A clear drumset and a couple small Fender amps powered the energizing set by the young Mount Vernon duo known as The Mission Orange. Their eclectic and technical songs warmed the hearts of a small group of locals. Heads were nodding under black longshoreman caps and many a music nerd marveled at the precision guitar work. Sporting a huge sound for a duo, the gentlemen of The Mission Orange wove wonderful melodies around powerful rhythms. Though under 21, they bring a swagger and a complexity to the stage that rivals their legally adult compatriots. I'm a big fan of their mix of garagey and technical sounds, particularly on "Hammer Fever" and I hope it's included on the record they mentioned they were recording. On Friday, they brought that just-right mix of excitement and rest for the end of a long drive and some hanging out in an unfamiliar town. - The SunBreak

"The Mission Orange: Sonic Bomb Fuse"

By Kaleb Gubernick

It's summer. School's out. It's time to relax, right? Wrong. The boys from The Mission Orange have just started putting in some major work around town to make sure their dynamic duo's name rings bells. You may remember them from their blurb in the What's Up! High School Band Showcase from a couple months ago. Then again, how could you forget?

During a lazy, overcast Saturday I was able to bear witness to a rare stretch of down time for the Orange. I sat down with Sam Hutchens and Marcus Nevitt for a hearty meal of Mexican food before heading to a studio session at Murder Mountain Records.

They were in somewhat of a haze, fresh off of playing two shows the previous night at both WhAAM and Chiribin's.The boys talked with subdued excitement about their doubleheader, asking whether or not they had sounded good and if it was alright that they had played in a bar despite being under the legal drinking age. Not that it mattered, though; apparently the management had been blown away by the performance. The audiences at Mission Orange shows tend to have that reaction, if not because of the music or the fact the duo is a couple of high school-aged kids, than because of the sheer passion that comes through in their live show.

It's easy to see why the Mission Orange's live performances are often jaw-droppers. Marcus and Sam are like a lit bomb fuse when they play, they just keep getting closer and closer to exploding. Not unlike the crescendo that is their entire live show: Sam, steadily and nonchalantly providing the backbeat for insanity as Marcus twists and gyrates during the set, winding his guitar chord tightly around his legs.

Off the stage, their roles become reversed. Sam becomes the first to get noticed; an affable, approachable jokester in a knit beanie hat with rings of red hair sticking out like his head had an orbital path. On the other hand you have Marcus, the reserved and soft-spoken soul, his right shoe worn down from stomping the stage during his sets.

Bug Jerome from Murder Mountain Records had his jaw dropped during one such set at a Fantasia Tea and Espresso show that ended up with Bug welcoming The Mission Orange onto the roster.

"Bug was freaking out," Marcus chuckled. "He was in the crowd with a huge grin. After the show he introduced himself and I immediately grabbed Sam like, 'This is the guy from Murder Mountain!' That was a good day."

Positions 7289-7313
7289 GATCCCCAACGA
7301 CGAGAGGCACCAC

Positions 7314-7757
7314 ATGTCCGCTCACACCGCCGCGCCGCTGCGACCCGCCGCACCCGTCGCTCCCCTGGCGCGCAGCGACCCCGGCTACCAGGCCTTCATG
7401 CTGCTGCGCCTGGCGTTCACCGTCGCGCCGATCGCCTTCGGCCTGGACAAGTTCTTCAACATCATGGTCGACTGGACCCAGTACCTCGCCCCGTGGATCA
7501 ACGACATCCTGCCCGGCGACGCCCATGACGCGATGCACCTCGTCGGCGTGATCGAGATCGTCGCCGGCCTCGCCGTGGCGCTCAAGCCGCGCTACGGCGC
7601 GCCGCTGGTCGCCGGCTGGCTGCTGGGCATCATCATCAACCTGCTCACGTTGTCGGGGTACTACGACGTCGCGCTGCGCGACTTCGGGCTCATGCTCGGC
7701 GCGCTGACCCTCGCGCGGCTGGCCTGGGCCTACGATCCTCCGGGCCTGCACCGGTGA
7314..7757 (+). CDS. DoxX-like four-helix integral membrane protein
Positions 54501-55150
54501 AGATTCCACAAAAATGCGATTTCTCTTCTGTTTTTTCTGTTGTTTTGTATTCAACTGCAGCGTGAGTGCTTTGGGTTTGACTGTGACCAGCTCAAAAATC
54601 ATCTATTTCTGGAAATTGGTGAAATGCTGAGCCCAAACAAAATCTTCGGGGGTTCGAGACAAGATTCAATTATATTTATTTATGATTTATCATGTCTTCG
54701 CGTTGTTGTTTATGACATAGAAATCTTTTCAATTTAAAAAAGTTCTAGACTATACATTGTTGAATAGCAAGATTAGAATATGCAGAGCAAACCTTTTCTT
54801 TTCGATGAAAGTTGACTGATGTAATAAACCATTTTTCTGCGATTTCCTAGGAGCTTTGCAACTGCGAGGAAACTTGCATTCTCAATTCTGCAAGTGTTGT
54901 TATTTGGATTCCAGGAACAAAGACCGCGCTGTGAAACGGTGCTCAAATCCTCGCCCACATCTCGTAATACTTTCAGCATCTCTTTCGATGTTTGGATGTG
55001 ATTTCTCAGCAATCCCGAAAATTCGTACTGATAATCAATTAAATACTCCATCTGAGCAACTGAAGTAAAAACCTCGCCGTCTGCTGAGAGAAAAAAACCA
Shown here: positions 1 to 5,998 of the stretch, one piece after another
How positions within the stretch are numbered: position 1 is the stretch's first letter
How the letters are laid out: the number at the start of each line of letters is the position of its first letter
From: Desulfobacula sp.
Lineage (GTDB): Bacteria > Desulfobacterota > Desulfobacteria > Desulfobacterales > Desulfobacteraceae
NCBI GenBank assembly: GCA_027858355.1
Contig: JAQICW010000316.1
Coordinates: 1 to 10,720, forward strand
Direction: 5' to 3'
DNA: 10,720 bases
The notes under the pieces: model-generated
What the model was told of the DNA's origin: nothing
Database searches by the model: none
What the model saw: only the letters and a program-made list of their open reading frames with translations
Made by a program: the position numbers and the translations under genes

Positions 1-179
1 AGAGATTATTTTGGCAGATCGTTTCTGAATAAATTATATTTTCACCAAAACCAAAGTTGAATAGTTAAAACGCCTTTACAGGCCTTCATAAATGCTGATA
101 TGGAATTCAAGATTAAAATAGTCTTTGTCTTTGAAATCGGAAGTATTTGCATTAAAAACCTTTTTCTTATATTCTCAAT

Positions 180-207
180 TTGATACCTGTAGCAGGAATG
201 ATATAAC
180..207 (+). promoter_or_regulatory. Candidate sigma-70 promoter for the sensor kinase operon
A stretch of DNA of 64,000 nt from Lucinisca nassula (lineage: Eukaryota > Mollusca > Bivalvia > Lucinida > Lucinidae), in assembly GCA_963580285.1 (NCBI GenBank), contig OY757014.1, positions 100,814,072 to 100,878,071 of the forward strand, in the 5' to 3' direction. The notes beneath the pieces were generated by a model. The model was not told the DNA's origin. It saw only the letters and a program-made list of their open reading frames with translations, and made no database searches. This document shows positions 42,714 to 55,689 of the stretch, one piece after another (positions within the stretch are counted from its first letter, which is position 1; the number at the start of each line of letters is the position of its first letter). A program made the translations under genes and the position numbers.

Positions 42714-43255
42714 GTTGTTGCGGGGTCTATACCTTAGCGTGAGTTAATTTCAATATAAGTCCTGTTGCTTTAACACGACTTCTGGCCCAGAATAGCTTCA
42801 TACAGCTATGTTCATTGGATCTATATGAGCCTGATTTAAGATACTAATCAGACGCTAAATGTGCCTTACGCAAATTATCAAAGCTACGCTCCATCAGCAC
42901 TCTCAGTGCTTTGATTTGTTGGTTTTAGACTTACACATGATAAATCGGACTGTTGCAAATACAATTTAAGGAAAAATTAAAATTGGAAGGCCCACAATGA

Sam just nodded along, a grin creeping across his face, "That was a good day indeed."

And it's a good thing summer is here. It will allow the dutiful duo to redirect some of their energy on stage into their music. In addition to recording their new full-length album at Murder Mountain's studios, they're keeping busy with shows in the meantime. Among other shows, The Lonely Forest will join the pair for a show July 7 at The Old Foundry. This combination of talent is especially fitting since John Van Deusen of The Lonely Forest has been designated as co-producer for The Mission Orange's new album in progress.

I tried to sit down with Sam and Marcus for an interview during a lull in their first studio session for the new record, but they're too dedicated for their own good. All they could think about was playing. Marcus showed off bruises on his waist received from his guitar. Sam tapped out drum patterns on his knees while he responded to questions. Marcus did the same, except on the tabletop. After only two questions, from which I learned that their moniker comes from an old brand of soda, Marcus got the itch.

"I kind of feel like jamming" Marcus said, his tabletop drumming turning into restless tapping. Sam agreed; they headed back into the studio. These kids love their music.
- Whats Up! Magazine

"CD Review: The Mission Orange EP"

By Andrew Lawrence

Though tasty by themselves, orange juice, vodka and malt liquor don't mix well. In The Mission Orange's case, they got rid of the malt liquor (representing the bass) and kept the orange juice (drums) and vodka (guitar), thereby making a screwdriver, which is good. Drums and guitar are all that these Mount Vernon rockers need to kick out the jams, as their five-song EP shows.

Their debut is at times punky, funky, indie and metal...y—often in the space of a single song. When compared with similar rock duos, drummer Sam Hutchens and singer/guitarist Marcus Nevitt come off as a slightly less in-your-face Death From Above 1979 or a White Stripes in which the drummer can do more than just keep a beat. Also, before I forget, the vocals are like putting a cherry in the aforementioned screwdriver: at times they add greatly to the flavor of the songs (like in "It's Clearly Him"), while in other cases they can be too much (see "Gone Away").